The Texas Republican Party has decided to go ahead with their in-person convention in Houston next week at the George R. Brown Convention Center. Houston Mayor Sylvester Turner wants that convention to be virtual instead in the midst of the COVID-19 pandemic.
“Hosting a convention of 6,000 people in the city of Houston when there are rising numbers is irresponsible, and is not placing the health and safety of Houstonians and Texans first,” said Turner.
He sent a letter to the republican committee, including requirements for holding the event. The list includes spacing, social distancing and wearing a face covering or shield. The mayor said if requirements aren't followed, he is prepared to shut it down.
“I just want people to know in advance, so there won't be any misunderstanding,” added Turner.
Texas Republican Party Chairman Dames Dickey said they are asking everyone to abide by the governor's order regarding masks. The CDC has said that gatherings of this size are high risk, so we asked him if he was confident nobody would get sick and everyone would be safe.
“Of course I can't guarantee no one will get sick, just like I can’t guarantee you won’t be in an accident or worse if you get in your car. But we all make those choices every single day. What you can do is make sure that you are safe. That you drive the speed limit, that you wear a seatbelt, that you are a courteous driver, and a defensive driver and that you’ve had driver training. We are doing all of those same things. We are taking significant precautions,” said Dickey.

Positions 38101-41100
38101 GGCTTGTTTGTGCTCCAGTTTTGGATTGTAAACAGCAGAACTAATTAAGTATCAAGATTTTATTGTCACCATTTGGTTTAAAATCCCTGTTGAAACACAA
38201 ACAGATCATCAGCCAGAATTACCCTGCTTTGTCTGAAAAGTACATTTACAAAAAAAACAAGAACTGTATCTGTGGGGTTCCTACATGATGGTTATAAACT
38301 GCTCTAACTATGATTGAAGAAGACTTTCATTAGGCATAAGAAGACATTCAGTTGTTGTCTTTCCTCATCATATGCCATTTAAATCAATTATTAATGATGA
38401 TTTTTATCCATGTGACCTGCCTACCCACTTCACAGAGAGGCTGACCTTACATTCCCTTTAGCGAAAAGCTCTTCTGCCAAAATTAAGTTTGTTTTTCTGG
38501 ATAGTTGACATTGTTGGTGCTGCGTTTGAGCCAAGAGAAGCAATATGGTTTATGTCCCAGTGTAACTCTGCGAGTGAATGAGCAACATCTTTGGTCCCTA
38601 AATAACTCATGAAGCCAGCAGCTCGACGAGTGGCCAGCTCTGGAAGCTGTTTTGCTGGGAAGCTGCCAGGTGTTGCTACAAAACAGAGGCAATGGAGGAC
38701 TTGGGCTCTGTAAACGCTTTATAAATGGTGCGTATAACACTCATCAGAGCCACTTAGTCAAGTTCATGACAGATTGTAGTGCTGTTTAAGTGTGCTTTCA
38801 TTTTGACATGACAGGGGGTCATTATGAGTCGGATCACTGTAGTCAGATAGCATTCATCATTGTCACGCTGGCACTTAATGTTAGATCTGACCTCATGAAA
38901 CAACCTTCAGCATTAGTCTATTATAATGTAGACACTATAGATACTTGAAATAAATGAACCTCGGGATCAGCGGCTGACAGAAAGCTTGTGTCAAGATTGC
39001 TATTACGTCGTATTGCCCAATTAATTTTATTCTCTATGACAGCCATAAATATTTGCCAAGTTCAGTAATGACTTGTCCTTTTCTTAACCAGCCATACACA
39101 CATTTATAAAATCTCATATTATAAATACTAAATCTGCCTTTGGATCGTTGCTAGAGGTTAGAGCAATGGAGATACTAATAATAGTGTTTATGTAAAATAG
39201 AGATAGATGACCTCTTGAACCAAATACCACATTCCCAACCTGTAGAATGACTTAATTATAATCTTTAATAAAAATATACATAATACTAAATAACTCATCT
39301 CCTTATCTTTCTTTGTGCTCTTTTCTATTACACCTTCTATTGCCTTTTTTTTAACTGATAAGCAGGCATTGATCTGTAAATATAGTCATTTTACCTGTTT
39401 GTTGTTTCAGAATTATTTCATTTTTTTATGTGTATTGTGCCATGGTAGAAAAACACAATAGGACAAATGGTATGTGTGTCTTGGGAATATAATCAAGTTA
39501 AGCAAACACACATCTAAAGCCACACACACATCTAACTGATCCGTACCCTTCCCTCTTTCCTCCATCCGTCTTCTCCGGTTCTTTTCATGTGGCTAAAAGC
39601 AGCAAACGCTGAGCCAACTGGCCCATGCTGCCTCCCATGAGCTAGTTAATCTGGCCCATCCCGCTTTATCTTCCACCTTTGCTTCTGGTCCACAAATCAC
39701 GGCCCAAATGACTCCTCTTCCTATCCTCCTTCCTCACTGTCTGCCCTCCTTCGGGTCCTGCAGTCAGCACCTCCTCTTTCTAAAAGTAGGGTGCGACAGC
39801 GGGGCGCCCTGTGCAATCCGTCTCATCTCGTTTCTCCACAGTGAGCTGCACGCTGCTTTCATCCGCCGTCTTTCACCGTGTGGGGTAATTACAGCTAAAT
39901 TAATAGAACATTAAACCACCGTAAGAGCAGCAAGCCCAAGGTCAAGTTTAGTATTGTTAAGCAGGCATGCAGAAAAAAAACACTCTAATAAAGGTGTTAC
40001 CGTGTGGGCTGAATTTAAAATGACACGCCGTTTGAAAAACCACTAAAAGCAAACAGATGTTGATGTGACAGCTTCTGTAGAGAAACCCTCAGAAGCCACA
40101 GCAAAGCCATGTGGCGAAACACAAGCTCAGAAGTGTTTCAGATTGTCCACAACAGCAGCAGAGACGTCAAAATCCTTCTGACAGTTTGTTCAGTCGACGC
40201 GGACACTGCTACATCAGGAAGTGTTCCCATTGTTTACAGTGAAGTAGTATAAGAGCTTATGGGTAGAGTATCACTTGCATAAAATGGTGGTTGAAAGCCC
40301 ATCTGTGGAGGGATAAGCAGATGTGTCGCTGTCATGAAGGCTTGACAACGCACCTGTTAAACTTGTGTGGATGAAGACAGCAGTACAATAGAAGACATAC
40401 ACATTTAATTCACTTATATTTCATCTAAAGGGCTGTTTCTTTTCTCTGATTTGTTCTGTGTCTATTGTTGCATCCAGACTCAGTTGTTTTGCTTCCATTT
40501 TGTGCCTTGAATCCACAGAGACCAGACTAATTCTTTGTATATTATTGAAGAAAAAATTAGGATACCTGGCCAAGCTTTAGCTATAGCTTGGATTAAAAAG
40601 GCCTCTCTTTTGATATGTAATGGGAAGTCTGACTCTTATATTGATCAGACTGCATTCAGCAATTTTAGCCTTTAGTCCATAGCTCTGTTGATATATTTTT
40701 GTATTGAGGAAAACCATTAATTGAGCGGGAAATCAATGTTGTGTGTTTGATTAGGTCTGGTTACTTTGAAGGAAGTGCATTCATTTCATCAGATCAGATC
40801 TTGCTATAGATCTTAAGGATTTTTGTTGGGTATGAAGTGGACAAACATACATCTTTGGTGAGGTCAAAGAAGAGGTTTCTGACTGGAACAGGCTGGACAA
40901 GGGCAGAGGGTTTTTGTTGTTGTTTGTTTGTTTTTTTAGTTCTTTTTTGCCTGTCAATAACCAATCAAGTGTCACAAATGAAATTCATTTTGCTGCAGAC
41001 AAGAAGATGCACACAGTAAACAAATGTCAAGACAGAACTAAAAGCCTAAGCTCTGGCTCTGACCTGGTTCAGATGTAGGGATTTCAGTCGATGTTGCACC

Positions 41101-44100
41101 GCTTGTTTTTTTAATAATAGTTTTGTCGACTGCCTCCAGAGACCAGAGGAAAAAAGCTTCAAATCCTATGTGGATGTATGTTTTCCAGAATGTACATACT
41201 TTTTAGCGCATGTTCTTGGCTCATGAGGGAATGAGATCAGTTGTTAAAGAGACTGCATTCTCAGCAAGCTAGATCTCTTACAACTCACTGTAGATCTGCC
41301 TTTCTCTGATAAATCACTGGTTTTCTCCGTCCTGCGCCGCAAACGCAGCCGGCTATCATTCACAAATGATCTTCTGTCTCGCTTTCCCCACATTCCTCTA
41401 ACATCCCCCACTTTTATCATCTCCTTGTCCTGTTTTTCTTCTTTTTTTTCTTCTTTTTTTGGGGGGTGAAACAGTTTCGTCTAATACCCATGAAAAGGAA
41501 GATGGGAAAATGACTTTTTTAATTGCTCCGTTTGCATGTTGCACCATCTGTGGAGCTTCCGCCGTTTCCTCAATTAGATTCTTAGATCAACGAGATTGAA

He said they have measures including thermal scans every day for every attendee, limited entrances, deep cleaning after every meeting, and donated masks.
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“Picture if you will, if the tables were turned and there was a Republican mayor threatening to disrupt democrat votes being cast,” Dickey added.
Lieutenant Governor Dan Patrick released a statement after the executive committee decided to move forward with the convention, “I watched all three hours of the SREC debate on Thursday night. I agree with the 20 people who believe it is not a good idea to hold an in-person state convention in Houston because so many of our party activists will be unable to attend. It also risks the exposure of those who do attend. But I respect the will of the 40 people who voted and I will be there.”
Governor Greg Abbott has not said he is canceling the convention. We asked his office if he was attending, and did not hear back.
It's been reported that one of the sponsors of the convention is Comcast, which owns our parent company, NBC Universal.